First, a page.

Pune: Ask six-year-old Diyaa Kalshetty why she is not going to school these days and she blankly stares into space. A few moments later, she shyly responds, “They did not give me admission in the school. I do not know why. My friends go there. May be my parents don’t have money.” Kalshetty is one of the hundreds of children who have been denied their basic right to education, thanks to the ongoing deadlock between school managements, government officials and parents over the 25 per cent RTE quota admissions.
Like her, Sairaj Anil Sanas too has not got admission in any school. His mother Poonam is trying to home school him until the matter is resolved. “He keeps telling me, I am supposed study in a school and why am I trying to be his teacher?” she says.
Ask Sairaj about his school, he sounds a bit miffed at his parents for not putting him in a big school. “My friend goes to a school that has a big glass building. I was also shown a big school where I was supposed to go but now my parents are not sending me there. My mom is my teacher but she does not teach me much. She does not know how to teach the way my school teacher does,” he says.
It has been nearly four months since the new academic year began. Parents say that allotment letters were sent to them in April and they were promised that their children would now study at ‘posh’ schools.
“Initially, they said admissions will be done by April 15. My child was going to a private school and I told them that I will not renew admission for next year. However, after April 15, the deadline for admissions just kept extending and my child is still at home. Out of desperation, I even went to other schools but they said seats are full,” said Ramesh Navnath Kamble, a private car driver.
To ensure his daughter Tanvi does not forget all that she has learnt so far, he has enrolled her in private tuition for Rs 300 per month. However, her tuition teacher complains that she is a distracted child.
“My daughter was good academically. But since it has been six months after the school closed down in April, she seems to have lost interest in studies. The tuition teacher says not only has she forgotten most of the things, she also does not sit down in one place. The discipline of being in a classroom, schedule of study is missing and I am afraid for her future now,” he says.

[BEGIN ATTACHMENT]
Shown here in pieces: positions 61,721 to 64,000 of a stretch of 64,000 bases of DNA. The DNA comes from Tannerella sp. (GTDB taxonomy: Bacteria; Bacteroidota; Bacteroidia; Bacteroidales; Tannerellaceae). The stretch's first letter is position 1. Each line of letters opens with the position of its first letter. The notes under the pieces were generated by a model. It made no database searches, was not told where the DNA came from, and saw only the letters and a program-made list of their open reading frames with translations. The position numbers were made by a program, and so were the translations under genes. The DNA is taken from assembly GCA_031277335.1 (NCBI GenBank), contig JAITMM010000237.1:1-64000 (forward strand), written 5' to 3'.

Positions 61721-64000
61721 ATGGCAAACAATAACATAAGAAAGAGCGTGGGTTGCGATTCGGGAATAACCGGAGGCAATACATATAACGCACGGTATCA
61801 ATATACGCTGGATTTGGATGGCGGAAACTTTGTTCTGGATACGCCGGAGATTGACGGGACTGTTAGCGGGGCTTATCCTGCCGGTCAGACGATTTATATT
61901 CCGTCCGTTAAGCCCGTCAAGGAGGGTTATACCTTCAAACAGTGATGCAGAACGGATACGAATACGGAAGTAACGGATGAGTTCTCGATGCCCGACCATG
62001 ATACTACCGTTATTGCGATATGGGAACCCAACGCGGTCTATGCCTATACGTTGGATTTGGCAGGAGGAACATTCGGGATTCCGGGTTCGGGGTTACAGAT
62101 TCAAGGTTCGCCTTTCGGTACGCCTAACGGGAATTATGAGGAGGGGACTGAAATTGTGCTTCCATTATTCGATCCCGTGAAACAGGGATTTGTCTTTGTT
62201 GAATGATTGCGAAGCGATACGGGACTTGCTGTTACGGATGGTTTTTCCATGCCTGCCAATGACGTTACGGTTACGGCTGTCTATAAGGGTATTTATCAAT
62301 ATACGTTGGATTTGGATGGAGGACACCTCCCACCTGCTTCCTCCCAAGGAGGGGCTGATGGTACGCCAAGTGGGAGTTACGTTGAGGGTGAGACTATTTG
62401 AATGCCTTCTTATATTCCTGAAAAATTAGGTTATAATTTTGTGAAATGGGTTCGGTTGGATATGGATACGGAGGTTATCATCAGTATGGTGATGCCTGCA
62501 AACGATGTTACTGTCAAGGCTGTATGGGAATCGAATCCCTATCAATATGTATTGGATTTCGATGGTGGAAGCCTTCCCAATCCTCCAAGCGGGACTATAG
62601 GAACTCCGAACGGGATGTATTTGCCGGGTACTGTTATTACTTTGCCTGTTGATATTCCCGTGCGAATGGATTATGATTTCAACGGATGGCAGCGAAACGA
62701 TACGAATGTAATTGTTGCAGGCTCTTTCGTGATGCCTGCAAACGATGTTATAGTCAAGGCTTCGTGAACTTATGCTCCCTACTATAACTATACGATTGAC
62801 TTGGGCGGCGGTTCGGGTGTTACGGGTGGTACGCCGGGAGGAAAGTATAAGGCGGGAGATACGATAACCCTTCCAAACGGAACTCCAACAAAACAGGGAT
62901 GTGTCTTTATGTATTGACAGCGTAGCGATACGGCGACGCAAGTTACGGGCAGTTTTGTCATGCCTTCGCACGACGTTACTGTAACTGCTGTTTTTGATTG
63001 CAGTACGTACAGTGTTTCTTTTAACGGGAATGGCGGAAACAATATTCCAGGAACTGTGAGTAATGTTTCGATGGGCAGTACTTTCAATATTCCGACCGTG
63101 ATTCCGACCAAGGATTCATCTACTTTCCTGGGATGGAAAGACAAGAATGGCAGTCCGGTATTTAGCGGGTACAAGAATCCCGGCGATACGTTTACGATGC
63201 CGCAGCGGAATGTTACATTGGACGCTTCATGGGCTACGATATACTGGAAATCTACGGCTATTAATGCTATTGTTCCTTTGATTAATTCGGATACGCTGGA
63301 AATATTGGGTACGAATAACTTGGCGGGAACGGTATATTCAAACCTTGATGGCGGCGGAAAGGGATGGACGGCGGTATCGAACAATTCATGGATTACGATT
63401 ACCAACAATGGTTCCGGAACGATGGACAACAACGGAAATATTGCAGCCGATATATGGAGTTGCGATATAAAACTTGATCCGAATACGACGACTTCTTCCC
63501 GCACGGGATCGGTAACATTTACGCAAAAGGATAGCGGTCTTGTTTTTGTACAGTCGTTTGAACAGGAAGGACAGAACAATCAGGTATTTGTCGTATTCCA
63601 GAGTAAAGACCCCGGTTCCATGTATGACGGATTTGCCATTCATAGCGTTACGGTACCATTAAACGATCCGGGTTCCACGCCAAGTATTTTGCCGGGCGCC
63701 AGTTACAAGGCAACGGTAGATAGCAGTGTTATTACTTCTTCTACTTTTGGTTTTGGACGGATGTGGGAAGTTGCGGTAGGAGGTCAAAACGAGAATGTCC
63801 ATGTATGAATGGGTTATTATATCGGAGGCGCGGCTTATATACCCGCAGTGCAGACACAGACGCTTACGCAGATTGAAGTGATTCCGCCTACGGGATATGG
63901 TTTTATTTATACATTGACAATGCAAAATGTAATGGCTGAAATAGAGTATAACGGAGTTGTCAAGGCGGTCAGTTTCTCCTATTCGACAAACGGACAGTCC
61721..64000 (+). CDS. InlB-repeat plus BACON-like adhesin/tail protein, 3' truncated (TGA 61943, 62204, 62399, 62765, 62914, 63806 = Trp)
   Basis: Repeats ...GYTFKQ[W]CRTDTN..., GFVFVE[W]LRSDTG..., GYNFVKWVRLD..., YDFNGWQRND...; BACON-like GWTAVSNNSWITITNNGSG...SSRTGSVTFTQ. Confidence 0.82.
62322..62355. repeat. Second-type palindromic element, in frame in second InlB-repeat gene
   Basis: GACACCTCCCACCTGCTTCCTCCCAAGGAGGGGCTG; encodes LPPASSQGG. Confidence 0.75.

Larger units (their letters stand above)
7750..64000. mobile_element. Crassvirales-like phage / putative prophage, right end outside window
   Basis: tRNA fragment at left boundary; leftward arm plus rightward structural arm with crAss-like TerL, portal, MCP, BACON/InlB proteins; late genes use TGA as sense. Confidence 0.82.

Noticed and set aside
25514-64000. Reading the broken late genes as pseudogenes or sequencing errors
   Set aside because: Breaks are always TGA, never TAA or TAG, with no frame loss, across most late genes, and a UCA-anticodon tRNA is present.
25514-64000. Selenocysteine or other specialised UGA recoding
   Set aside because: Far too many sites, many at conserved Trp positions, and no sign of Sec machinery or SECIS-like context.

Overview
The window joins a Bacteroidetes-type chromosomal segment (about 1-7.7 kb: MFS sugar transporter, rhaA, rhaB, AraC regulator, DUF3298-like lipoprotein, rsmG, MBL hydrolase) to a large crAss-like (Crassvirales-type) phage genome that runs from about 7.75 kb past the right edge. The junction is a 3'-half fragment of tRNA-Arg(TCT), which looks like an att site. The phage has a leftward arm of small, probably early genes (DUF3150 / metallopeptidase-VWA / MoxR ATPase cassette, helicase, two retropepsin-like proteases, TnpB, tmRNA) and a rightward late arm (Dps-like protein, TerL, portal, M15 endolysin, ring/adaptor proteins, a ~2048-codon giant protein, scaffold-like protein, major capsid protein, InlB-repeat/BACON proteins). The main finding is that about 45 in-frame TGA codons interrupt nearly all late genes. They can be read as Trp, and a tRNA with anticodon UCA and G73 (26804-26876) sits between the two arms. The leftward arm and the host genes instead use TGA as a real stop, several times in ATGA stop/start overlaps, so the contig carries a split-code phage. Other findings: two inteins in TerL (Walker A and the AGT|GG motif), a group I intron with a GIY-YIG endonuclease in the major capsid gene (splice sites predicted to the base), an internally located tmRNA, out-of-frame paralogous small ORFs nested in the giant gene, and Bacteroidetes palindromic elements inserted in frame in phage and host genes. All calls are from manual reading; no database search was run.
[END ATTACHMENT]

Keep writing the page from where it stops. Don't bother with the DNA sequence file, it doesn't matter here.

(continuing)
Tanvi says she misses the playground in her school and her tiffin breaks with friends.
“At home, I watch cartoon on TV and mostly play outside. I do not like to study at home. It’s not as much fun as school where we all get to study together. This year, I did not get any new bag or tiffin as I am not going to school,” she complains.
Ask parents why they are not considering the option of admitting their wards in alternate schools to ensure a year is not wasted, they say they have no choice. “My son used to go to a private school where admission process starts in February. I had blocked the admission but as I got RTE allotment in April, I decided not to pay fee. Naturally, they were not going to keep a seat vacant for me till September. I later thought of trying at municipal schools, but the ones that had English were few and those didn’t even have enough faculty for existing students. After that I thought I will rather home school my child this year and put him in a good school next year,” says Poonam.
Parents of six-year-old Kartik Dandekar, who were until last month hoping to get an RTE admission, finally managed to put him back in his previous school after pleading with the school management.
“My son would keep crying and begging us to put him in a school. His friends would tease him as he watched them go to school. Nearly every day he would come charging at his mother. We realised that it was taking a toll on him and we begged his school to take him back and give us some time to pay his fees. Now, they have told us to pay his fees within 10 days or leave,” says Balu Dandekar, who worked as an office boy but recently lost his job.
Source: The Indian Express